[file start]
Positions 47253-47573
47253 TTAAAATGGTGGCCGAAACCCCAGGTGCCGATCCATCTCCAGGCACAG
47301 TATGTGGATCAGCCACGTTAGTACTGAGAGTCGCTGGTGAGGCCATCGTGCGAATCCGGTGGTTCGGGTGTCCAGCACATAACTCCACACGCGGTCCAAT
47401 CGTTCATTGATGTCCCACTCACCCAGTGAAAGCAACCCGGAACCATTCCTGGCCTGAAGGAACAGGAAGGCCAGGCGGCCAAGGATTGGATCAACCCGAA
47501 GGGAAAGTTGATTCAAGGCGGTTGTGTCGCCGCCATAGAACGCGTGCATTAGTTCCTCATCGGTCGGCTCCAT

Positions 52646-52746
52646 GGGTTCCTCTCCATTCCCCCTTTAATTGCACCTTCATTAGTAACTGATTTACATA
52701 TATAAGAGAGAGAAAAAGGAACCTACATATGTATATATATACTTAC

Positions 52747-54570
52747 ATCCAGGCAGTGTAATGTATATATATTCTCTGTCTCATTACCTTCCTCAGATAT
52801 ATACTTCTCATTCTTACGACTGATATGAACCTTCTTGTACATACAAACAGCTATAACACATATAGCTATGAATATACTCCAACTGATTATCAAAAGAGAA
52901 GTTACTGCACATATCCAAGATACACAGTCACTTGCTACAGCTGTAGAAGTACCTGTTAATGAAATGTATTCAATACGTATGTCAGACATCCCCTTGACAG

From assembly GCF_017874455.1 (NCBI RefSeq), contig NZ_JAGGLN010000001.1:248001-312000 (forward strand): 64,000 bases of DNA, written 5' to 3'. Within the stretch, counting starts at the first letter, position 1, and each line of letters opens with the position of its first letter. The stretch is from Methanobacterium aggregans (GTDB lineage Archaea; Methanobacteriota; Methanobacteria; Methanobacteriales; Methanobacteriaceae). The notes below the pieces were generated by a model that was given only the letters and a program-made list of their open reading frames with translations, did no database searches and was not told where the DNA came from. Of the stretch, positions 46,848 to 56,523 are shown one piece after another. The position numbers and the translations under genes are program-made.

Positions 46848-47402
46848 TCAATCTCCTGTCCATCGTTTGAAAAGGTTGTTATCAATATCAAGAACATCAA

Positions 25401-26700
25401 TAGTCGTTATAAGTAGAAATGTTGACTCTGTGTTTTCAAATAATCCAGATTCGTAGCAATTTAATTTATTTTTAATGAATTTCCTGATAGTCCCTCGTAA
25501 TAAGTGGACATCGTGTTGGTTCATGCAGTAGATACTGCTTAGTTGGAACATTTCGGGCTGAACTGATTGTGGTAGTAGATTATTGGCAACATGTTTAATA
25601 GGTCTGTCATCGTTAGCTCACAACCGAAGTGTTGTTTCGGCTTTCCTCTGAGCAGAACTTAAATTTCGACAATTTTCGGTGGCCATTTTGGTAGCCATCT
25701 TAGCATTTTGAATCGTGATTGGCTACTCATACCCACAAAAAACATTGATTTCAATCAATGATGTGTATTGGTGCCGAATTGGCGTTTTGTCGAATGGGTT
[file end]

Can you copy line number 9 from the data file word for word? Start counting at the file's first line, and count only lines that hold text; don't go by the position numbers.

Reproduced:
Positions 52747-54570